And Snap is angling itself as more than a social media company. Instead of trying to go head-to-head in a Snap vs. Facebook death match, the company has tried to position itself not only as different than Facebook and its subsidiary Instagram (or at least different enough that the two social media empires can exists side by side), but also as a tech developer heading in a totally unique direction.
Take the Snap “Spectacles,” which we’ll revisit later in this piece. The device is part of Snap Inc’s attempt to reposition itself in the market as a camera company.
“Snap Inc. is a camera company,” reads the website homepage. “We believe that reinventing the camera represents our greatest opportunity to improve the way people live and communicate.” (Source: “Snap Inc.,” Snap Inc, last accessed March 7, 2017.)
While the company still derives most of its money from the online app “Snapchat,” physical products like the Snap Spectacles are clearly where the company is trying to maneuver itself towards the future.
And this just might be good news for SNAP stock supporters. Because if there’s one comparison the company would rather avoid, it’s to another, less celebrated social media giant: Twitter.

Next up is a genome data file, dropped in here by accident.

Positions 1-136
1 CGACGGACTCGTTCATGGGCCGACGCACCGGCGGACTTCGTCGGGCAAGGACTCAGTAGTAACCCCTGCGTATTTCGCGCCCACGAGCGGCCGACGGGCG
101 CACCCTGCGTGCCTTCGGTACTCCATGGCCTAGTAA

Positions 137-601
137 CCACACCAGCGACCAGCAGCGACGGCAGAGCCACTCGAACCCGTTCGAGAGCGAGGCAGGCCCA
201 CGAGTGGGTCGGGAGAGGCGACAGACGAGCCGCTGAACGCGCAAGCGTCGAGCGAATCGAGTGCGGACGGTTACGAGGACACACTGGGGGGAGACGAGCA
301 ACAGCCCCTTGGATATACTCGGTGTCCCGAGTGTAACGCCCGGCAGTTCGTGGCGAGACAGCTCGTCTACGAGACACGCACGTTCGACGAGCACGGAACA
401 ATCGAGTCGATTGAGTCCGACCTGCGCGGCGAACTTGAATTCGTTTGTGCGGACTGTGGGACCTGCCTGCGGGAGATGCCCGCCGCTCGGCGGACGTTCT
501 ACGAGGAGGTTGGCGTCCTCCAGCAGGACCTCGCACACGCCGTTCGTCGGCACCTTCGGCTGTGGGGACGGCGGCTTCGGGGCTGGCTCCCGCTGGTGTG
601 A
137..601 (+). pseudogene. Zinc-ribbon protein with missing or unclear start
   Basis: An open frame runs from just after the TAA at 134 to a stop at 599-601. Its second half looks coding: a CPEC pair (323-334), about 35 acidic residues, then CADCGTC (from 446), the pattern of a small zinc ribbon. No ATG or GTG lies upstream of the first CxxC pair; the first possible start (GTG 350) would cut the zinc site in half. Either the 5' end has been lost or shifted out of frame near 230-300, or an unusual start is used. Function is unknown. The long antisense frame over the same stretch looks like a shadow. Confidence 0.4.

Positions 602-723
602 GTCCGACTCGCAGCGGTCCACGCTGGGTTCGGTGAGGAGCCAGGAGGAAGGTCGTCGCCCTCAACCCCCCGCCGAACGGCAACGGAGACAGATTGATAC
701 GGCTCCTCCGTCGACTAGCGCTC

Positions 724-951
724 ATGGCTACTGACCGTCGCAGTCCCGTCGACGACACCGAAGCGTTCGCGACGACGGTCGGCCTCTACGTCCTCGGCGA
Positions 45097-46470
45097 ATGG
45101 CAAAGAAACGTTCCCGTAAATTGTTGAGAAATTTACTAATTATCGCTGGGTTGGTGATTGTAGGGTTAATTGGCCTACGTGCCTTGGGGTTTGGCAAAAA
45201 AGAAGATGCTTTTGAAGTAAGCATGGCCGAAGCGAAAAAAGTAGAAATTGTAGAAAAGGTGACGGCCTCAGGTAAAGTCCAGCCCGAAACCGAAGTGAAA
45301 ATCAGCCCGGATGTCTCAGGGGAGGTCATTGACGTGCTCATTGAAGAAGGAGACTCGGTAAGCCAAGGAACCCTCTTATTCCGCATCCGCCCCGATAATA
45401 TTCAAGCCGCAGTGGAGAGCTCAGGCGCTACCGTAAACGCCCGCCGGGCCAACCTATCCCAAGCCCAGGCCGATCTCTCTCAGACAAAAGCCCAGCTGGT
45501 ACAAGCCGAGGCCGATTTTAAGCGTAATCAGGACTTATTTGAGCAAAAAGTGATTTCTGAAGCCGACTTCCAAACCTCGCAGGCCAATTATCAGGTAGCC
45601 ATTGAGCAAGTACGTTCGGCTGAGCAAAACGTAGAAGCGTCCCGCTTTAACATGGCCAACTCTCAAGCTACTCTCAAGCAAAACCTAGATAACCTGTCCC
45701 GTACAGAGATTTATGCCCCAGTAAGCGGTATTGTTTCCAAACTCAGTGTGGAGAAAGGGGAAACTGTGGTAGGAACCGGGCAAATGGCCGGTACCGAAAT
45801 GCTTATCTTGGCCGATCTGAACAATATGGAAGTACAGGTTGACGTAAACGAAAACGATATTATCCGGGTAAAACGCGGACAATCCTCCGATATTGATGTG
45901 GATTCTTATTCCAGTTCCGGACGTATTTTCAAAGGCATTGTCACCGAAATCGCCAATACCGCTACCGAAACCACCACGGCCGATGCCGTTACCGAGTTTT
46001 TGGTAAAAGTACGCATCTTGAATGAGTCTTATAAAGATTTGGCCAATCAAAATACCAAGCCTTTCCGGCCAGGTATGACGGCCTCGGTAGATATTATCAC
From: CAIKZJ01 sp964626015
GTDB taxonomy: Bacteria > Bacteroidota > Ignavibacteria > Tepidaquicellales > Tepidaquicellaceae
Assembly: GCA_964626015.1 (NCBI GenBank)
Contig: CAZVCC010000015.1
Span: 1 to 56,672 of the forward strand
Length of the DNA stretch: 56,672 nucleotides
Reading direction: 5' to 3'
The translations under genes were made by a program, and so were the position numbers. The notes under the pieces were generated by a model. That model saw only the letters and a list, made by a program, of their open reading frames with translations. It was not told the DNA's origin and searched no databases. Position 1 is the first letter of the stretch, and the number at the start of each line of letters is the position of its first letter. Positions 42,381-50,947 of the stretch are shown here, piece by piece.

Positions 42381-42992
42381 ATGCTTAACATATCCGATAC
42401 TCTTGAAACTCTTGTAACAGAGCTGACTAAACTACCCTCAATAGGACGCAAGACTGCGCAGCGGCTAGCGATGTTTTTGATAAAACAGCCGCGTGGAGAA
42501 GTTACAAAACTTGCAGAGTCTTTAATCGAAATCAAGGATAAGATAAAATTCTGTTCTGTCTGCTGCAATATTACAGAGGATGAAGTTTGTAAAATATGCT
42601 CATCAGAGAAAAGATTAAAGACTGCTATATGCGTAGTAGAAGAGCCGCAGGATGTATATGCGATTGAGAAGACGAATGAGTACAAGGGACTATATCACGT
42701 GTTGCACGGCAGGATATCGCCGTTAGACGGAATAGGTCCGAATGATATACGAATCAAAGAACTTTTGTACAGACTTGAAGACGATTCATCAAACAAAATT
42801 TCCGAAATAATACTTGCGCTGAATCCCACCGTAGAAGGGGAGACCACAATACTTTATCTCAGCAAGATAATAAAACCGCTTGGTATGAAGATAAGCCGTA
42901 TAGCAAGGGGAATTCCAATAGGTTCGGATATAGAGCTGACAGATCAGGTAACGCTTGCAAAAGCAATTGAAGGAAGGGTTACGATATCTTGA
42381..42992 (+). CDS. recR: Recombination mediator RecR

The Snap vs. Twitter contrast, actually, might just be one of the more frightening ones for early SNAP investors.
Snapchat IPO Valuation and Tech Comparisons
The Snap vs. Twitter look is quite a departure from the Snap vs. Facebook consideration. That mainly has to do with the two rival social media giants’ outlooks.
Will SNAP stock be the next Facebook?
Chart courtesy of StockCharts.com
. . . or the next Twitter?
Chart courtesy of StockCharts.com
While Facebook can’t seem to do wrong lately, Twitter can’t seem to do right. TWTR stock is down over three percent this year, while FB stock is up almost 20%. Over the past 12 months, Facebook saw gains over 26% while Twitter experienced a decline of 18%. And since we’re talking about IPOs, TWTR stock hasn’t exactly been flying high since going public. The company is down 62% since opening up on the market. As for Facebook, FB stock is now valued 188% higher than when it first released.